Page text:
Hidden Costs

30 01 2017


January 30, 2017

I loved the movie, Hidden Figures, about the role of African American women mathematicians in the drama of NASA’s space program. A cleverly titled, extraordinary depiction of a specific era and place in history, the movie highlighted three distinct women, their families, and circumstances.

  • Katherine, brilliant in math and focused on her work, is as sweet and nerdy as they come. We cheer as this hard worker is rewarded both at work and home. She can’t help but think in math terms; I have an acquaintance who is similar with poetry. Recently, this friend found snow in her pocket, and wrote a parody, In the Early Morning Snow, on her drive to help me shovel.
  • Dorothy is the viewer of the future, the one who sees the imminent ending of her Colored Computers Department and takes the initiative to prepare for the next step by teaching herself how to program IBM computers. When she realizes her original product will be obsolete, she adapts, something I’ve often wondered about travel agents or the makers of pagers or camera film, calculators or ice boxes. It takes a certain type of vision and creativity to see what’s coming and figure out how to stay ahead of the pack.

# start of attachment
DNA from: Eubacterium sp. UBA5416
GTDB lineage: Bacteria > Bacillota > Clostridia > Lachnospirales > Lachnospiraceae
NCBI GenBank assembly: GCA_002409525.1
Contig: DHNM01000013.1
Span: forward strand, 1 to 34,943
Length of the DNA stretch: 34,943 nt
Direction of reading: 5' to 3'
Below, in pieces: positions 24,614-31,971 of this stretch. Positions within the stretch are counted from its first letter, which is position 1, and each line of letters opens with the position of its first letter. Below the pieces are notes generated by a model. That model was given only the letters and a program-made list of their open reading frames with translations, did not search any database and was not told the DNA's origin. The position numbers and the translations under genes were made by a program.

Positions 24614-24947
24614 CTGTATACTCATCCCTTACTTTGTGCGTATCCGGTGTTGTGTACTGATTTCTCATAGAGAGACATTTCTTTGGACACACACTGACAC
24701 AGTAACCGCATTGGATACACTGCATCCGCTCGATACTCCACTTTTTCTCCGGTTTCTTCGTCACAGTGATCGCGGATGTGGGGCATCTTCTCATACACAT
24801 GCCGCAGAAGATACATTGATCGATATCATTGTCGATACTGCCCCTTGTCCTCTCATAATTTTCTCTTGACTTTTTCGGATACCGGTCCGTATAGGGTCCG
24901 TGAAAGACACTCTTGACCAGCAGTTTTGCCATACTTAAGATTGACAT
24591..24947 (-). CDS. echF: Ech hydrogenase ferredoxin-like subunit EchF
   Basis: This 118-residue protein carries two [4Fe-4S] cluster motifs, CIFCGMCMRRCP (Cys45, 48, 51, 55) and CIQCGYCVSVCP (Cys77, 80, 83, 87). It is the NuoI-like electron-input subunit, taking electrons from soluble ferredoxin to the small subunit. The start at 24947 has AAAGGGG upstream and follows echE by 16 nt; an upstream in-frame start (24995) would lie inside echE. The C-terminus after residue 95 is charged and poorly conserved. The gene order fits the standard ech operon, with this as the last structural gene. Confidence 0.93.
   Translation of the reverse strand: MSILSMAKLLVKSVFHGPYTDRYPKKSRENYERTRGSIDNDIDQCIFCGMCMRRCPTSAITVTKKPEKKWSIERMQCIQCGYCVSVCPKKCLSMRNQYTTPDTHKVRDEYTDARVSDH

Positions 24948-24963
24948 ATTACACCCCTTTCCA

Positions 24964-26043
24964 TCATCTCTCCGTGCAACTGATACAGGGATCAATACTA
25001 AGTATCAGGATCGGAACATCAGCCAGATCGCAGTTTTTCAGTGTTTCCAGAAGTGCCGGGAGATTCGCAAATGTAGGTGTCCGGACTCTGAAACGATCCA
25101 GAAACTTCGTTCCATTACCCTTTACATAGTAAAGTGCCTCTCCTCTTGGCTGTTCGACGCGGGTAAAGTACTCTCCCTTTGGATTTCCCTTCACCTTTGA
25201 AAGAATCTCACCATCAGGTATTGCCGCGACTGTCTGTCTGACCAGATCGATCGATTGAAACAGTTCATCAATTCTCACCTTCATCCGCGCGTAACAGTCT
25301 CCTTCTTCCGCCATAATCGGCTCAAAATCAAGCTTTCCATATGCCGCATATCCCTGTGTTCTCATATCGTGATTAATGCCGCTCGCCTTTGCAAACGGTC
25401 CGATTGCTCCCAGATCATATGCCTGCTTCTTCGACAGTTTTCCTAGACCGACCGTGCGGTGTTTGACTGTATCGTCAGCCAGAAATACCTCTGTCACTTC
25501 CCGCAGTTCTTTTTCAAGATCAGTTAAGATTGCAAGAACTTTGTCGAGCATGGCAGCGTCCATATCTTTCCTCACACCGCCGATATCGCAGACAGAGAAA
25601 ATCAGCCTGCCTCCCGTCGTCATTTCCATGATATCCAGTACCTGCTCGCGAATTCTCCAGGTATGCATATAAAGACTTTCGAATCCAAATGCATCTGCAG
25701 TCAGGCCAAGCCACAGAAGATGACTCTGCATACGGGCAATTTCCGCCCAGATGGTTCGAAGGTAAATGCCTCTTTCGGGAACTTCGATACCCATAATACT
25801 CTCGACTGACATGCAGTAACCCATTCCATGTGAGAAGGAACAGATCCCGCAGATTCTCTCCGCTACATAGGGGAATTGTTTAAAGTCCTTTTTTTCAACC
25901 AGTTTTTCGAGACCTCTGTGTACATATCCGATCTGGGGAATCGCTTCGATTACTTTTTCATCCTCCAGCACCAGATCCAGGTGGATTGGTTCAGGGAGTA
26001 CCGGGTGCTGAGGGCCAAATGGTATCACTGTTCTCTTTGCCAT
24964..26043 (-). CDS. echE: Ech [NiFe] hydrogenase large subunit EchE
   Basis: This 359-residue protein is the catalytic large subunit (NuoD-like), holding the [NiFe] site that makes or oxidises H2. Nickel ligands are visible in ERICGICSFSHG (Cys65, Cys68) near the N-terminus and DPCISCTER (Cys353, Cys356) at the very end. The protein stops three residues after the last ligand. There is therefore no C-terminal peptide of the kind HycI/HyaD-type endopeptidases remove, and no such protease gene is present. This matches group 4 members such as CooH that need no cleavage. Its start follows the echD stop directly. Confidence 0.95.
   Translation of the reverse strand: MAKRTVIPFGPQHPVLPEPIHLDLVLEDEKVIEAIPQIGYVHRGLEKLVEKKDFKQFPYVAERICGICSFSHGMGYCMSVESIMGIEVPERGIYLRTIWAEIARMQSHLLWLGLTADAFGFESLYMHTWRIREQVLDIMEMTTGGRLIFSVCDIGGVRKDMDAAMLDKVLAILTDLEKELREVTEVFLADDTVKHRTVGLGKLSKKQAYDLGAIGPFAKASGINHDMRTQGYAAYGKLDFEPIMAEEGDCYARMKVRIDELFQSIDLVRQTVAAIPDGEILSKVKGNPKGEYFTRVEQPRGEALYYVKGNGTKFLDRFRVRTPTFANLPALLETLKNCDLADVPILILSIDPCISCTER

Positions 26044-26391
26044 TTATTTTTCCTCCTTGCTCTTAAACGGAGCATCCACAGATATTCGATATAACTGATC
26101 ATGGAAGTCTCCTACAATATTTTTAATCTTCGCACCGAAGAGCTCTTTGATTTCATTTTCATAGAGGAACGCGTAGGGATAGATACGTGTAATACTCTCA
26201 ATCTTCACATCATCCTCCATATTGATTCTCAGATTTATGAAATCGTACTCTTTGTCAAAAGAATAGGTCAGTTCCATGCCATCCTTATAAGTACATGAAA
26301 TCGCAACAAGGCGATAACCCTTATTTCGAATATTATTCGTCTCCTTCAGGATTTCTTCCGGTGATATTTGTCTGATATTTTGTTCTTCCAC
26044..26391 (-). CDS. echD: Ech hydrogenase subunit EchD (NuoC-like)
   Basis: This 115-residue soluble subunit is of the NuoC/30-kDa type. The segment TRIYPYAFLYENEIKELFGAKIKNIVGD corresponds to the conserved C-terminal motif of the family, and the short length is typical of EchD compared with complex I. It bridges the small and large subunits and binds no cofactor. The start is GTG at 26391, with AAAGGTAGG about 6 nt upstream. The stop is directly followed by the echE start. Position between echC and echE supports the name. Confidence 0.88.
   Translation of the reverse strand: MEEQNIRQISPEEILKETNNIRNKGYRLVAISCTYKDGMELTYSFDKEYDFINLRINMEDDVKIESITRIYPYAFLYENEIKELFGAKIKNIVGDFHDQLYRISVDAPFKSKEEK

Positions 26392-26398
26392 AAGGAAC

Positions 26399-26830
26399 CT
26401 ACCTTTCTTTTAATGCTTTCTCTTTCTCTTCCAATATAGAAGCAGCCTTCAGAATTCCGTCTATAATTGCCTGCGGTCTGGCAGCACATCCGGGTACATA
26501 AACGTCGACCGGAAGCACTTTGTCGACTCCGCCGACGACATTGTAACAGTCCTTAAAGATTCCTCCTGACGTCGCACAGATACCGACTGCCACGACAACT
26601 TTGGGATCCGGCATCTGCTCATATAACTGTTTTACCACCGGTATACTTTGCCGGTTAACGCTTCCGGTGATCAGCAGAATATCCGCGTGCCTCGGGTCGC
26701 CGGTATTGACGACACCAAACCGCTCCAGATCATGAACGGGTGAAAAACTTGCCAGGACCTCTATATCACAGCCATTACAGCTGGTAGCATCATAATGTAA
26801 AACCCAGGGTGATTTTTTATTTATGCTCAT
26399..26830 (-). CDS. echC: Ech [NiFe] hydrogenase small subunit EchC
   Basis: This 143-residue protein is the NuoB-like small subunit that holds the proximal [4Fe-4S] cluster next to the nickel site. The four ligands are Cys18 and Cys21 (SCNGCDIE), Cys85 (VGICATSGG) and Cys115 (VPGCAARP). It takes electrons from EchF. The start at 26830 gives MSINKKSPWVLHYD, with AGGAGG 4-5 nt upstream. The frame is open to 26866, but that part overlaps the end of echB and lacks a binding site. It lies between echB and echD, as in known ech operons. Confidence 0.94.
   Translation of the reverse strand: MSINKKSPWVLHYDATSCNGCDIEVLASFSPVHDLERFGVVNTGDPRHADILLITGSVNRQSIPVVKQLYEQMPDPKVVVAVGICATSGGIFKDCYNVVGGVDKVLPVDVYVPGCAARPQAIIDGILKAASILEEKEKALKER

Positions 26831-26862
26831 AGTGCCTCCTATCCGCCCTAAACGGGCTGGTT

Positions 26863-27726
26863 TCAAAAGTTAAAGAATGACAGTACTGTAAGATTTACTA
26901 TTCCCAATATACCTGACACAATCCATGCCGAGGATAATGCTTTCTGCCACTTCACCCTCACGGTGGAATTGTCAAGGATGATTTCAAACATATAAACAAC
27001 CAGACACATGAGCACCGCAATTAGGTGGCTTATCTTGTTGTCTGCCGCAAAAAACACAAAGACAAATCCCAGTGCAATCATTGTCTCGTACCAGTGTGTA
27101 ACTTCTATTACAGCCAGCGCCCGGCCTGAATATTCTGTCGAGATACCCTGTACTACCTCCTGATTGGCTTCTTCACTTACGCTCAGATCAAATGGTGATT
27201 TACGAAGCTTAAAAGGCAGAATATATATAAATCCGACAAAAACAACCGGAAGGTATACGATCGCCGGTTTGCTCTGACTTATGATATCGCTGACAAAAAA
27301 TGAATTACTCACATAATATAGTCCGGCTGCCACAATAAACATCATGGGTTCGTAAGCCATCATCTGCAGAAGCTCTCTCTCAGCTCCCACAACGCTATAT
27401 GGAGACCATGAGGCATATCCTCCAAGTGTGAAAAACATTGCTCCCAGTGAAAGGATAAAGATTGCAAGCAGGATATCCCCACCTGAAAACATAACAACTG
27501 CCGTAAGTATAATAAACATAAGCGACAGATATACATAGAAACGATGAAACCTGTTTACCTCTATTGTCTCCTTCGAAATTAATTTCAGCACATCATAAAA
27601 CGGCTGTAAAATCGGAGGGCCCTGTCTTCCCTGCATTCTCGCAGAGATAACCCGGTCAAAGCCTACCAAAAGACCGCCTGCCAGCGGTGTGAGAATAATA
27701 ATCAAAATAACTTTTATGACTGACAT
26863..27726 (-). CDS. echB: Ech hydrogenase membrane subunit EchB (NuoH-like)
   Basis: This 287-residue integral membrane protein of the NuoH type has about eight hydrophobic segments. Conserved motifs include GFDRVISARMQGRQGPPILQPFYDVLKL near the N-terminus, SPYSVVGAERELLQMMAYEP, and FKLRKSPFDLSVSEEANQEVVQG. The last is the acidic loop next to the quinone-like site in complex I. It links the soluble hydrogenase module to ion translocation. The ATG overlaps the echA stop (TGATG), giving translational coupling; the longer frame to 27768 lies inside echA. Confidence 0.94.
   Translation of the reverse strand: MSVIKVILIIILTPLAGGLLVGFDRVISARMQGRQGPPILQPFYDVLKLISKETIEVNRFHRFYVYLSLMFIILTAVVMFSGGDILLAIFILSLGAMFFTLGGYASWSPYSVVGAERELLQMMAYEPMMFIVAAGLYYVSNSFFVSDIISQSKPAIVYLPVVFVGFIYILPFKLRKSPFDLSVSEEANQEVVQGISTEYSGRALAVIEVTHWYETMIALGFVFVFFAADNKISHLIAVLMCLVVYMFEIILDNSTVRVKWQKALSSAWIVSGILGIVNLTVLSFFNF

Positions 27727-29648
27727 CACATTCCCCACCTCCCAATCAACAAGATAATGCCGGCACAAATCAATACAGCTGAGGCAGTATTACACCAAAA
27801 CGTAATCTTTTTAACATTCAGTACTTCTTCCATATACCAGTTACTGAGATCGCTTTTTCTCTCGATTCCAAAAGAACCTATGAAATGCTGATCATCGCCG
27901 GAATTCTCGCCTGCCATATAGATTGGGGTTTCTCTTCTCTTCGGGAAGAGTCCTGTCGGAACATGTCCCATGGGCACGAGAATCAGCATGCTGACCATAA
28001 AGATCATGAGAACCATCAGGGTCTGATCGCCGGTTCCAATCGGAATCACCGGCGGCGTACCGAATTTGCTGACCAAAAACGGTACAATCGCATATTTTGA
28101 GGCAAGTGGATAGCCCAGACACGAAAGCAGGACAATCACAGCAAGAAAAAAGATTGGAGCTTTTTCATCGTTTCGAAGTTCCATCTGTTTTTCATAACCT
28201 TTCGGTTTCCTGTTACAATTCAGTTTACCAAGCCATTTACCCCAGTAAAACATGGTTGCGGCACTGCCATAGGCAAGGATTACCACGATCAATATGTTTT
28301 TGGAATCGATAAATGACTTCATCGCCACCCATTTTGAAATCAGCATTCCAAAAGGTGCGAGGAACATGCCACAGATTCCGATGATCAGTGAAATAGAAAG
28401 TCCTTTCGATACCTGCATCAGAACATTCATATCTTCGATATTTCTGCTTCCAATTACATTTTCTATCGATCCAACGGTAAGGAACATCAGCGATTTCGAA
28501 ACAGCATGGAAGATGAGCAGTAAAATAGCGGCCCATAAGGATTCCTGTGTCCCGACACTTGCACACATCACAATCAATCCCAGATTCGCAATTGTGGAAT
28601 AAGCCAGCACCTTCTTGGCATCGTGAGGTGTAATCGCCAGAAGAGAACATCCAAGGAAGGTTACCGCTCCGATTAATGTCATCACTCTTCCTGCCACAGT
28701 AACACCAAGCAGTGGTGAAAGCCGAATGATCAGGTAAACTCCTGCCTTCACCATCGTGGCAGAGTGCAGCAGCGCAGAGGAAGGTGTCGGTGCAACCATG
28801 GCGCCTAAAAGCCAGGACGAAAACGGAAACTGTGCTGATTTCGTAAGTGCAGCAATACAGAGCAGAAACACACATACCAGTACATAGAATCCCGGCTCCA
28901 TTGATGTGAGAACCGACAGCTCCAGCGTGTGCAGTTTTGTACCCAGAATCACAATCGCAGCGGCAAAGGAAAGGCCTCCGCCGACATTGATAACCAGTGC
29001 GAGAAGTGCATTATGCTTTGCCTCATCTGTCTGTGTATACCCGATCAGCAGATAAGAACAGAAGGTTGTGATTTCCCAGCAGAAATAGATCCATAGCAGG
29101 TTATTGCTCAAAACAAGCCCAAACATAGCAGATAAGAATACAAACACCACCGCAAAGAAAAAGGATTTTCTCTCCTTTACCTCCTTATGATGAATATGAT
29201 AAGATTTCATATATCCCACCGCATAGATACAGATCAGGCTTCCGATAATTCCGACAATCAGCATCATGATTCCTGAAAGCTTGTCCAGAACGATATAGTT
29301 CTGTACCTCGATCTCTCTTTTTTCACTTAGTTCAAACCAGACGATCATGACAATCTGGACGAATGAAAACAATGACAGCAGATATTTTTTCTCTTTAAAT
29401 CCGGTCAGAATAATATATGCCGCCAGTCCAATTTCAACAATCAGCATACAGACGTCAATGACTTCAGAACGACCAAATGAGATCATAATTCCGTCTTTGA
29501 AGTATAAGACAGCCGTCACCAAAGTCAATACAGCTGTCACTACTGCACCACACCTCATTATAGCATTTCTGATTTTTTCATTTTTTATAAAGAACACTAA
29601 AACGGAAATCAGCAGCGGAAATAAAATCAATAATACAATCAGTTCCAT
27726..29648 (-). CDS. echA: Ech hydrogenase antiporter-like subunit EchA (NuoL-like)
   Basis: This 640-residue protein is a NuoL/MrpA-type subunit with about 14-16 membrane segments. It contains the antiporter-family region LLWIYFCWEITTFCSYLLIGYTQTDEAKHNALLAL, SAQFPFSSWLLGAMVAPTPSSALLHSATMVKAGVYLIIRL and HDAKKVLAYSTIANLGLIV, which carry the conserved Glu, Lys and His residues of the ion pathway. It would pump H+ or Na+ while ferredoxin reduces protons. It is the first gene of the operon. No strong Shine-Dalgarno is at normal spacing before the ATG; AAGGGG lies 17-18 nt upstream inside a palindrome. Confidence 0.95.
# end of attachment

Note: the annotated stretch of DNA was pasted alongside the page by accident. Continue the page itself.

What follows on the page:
• Mary Jackson demonstrates individual strength to reach a dream that is out of legal reach by working the system, doing her homework, and persevering. Her mentor, a Holocaust survivor, encourages Mary to take whatever steps she must to accomplish her vision. In her efforts to get permission to take extension classes at an all-white school to become an engineer, she taps into the judge’s personal experience and human nature to become a first.

Based on participants’ recollection and tons (literally) of documents, Margot Lee Shetterly, the author of the book that inspired the movie, provides a striking reminder of the difference one individual can make. Al Harrison, director of the prestigious Space Task Group, desegregated the restrooms and coffee pot single-handedly.  He appeared as someone who, with some prodding, put goals over formality. Likewise, John Glenn is depicted as an enthusiastic, open person who recognized and valued the true source of the calculations that would determine if he returned to Earth or not.

For many years, these women’s contribution went unnoticed and, through this book and movie, we see how difficult it was for them to fully utilize their talents. I think about the hidden costs of not using people and their available strengths because of some personal bias. When we are unaware of a resource, it’s possibly excusable to waste time or money. But to intentionally bypass someone’s potential to contribute defeats us all. We are a country built on the strengths of many, from its inception to the present day. ‘Tis a good lesson to remember now, if you get my “hidden” meaning.